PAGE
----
1 tablespoon of olive oil
2 tsp nigella seeds [kalonji]
2 tsp of mustard seeds
1 dried red chili, split through the center
4-5 green mangoes
A pinch of turmeric powder
1/2 tsp of salt
2 cups water
1/2 cup of granulated sugar or as needed

Remove the mangoes from their skins and cut the flesh into wedges. Heat oil in a deep-bottomed pan. Add the nigella seeds, mustard seeds and red chili [ seeds and all]. Wait till the mustard seeds stop popping. Gently add in the mango wedges and saute them gently over low heat for 2-3 minutes. Don’t stir too much. Sprinkle turmeric and salt over the mangoes, and stir gently to coat the wedges. Add in water and half the sugar. Keep the pan uncovered and cook over low heat till the water is about to boil. Don’t let it boil though. Taste and add more sugar if needed and give the mixture a couple of stirs. Take it off heat and serve hot alongside steamed rice.  Or serve cold, just as it is.

store bought without apologies

Not a very good way to start this post would be by saying that I’m not fond of puff pastry. Just something about the flakes that scatter when I bite into it and then proceed to stick to my lips when I pull away. Ultimately, I keep wiping myself after every bite.

And this has kept me away from freshly-made croissants and cream puffs. I only eat the stale ones. Less flakes.

And all this hostility towards puff pastry, till I made it myself last week.

Well, being the lazy big-buttocks that I am, I had never imagined having the patience to roll, pat and fold over and over again. But I did. And yes, I could go on about how I achieved a sense of accomplishment and yada yada yada. But I didn’t. To say that the pastry I made went on to become lovely flaky chutney tarts, would be a lie.

After all the hard work, sweat and toil and unlimited glances at the recipe did not result in success. The first batch did not rise and came out half-cooked and soggy…sort of like sad deflated bread slices. It can’t get any worse, I thought foolishly as I raised the temperature hoping the even hotter air would make it rise. Then the second batch came out. Brown and burnt to a crisp with an even under-cooked center.

So I gave up. I went to the store and bought ready-rolled puff-pastry sheets. And no, I’m not ashamed of it. All you with your noses turned up can stick it really, because, the next time I’m trying my hand at puff pastry would be if I’m in either one of the following situations:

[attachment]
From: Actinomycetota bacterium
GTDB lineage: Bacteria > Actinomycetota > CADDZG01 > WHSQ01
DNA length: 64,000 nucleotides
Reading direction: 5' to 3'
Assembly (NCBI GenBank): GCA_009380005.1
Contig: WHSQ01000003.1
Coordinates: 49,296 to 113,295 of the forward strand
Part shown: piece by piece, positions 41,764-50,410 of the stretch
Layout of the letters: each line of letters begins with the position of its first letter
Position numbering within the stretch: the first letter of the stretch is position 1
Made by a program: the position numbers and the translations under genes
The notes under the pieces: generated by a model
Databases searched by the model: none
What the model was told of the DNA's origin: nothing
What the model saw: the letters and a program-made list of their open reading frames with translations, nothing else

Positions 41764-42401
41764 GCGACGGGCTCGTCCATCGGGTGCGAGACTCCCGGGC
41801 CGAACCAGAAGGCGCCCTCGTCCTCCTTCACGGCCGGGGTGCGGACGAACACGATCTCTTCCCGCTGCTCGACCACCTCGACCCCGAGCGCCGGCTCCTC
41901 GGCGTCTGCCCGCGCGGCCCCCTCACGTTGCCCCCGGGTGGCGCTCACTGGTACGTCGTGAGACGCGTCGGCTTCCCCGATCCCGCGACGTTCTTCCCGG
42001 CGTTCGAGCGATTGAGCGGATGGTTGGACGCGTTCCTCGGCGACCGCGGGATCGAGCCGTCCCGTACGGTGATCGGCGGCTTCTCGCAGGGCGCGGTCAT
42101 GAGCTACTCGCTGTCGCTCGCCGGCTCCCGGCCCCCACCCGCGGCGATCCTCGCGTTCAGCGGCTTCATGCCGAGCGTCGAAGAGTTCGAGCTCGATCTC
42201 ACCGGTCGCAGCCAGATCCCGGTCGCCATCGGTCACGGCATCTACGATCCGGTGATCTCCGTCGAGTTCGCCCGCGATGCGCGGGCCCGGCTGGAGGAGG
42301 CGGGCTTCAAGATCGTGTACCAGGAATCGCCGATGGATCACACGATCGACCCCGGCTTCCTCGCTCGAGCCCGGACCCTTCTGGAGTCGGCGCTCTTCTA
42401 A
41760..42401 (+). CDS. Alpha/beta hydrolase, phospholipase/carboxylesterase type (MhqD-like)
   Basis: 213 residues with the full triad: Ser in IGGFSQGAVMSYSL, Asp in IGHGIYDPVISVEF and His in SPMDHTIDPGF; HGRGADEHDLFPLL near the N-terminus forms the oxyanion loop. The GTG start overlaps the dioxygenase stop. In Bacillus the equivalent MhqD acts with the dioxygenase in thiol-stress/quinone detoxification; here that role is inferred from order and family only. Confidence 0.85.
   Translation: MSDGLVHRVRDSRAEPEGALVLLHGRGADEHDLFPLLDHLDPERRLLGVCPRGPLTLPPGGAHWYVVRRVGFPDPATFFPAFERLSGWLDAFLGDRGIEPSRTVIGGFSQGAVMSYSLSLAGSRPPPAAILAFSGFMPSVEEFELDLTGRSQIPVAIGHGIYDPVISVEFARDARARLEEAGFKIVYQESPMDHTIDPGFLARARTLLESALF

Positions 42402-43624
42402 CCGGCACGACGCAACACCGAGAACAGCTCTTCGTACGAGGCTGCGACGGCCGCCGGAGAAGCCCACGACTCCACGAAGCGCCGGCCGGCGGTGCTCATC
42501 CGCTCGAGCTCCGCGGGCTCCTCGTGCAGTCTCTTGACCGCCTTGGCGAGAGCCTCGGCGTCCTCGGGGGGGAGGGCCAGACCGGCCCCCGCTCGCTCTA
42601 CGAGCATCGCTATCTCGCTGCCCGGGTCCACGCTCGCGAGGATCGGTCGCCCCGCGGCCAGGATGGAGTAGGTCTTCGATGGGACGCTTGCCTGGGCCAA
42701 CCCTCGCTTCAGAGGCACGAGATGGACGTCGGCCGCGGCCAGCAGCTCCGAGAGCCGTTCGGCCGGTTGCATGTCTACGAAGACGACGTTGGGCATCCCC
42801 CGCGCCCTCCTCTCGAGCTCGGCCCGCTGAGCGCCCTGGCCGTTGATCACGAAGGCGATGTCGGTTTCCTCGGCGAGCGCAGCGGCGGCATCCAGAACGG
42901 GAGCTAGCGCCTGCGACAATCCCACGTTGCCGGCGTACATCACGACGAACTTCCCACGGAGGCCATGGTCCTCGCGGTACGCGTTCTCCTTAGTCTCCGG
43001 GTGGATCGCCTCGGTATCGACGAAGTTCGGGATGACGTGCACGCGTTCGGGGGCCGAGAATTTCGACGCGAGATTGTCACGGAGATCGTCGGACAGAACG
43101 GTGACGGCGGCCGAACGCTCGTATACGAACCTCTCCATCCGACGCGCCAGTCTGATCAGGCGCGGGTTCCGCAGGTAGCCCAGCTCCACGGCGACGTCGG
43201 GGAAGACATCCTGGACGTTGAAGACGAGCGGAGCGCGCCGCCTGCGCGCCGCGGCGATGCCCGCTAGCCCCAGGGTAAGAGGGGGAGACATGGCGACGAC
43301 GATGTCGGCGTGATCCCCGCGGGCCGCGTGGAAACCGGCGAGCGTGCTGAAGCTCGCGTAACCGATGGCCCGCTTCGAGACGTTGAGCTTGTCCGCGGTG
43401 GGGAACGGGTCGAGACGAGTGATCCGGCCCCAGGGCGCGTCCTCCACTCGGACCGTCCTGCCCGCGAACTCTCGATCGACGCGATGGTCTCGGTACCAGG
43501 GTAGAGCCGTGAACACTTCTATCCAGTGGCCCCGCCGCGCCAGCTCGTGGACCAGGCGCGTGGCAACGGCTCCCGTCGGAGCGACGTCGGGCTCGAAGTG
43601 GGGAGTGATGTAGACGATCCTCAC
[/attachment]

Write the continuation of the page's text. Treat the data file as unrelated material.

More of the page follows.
1) my children, off-springs of my own flesh and blood, request me to make some, or

2) someone has a gun pointed at my head.

That’s it for now. If you want a really good puff-pastry making guide try Keiko’s recipe.

Tomato & Pineapple Chutney

500 gm of tomatoes, diced
1 pineapple, diced
1/2 cup muscovado sugar
1/2 cup of honey
Pinch of salt
5 cloves
5 crushed cardamom pods
1/2 teaspoon red chili powder
Juice of 1 lemon
1/2 cup of sultanas

Combine everything in a deep-bottomed pan and put on low heat. Cover and cook for 15 minutes till the fruits have started breaking down. Add 1 cup of water. Raise the heat to medium. Cover and cook till the mixtures starts resembling a chutney, i.e., all the fruit has turned into mush and a thick syrup has formed. Take the cover off, and boil on high heat till most of the moisture boils off. Cool and serve with or after meals, especially Indian ones. Great on toast or cream-crackers as a snack…or just by itself, straight from the fridge. Keeps in the fridge for 3-4 days covered with cling film.

For the tarts:

Store-bought puff-pastry sheet, either ready-rolled or in a block
1 egg, lightly beaten
Tomato & Pineapple Chutney
Strawberries
Peanuts or Toasted Almonds or Pistachios, slivered or roughly chopped, to garnish
Lightly whipped double cream , to garnish

Pre-heat the oven to 180 deg C. Line a tray with baking parchment or greased aluminum foil. Cut the sheets into rectangular tart-sizes. I can get about 8 pieces out of one sheet. Make a grooved border all around, about 1/2 an inch away from the edges. Use a pastry brush to brush the borders with the beaten egg. Lay the tarts on the tray. Arrange the chutney, or strawberries on the inside of the egg-washed edges and bake in the oven till the pastry is all puffed-up and the edges are a crispy golden colour. It takes about 18-20 minutes. Serve immediately topped with the nuts or with lightly whipped cream.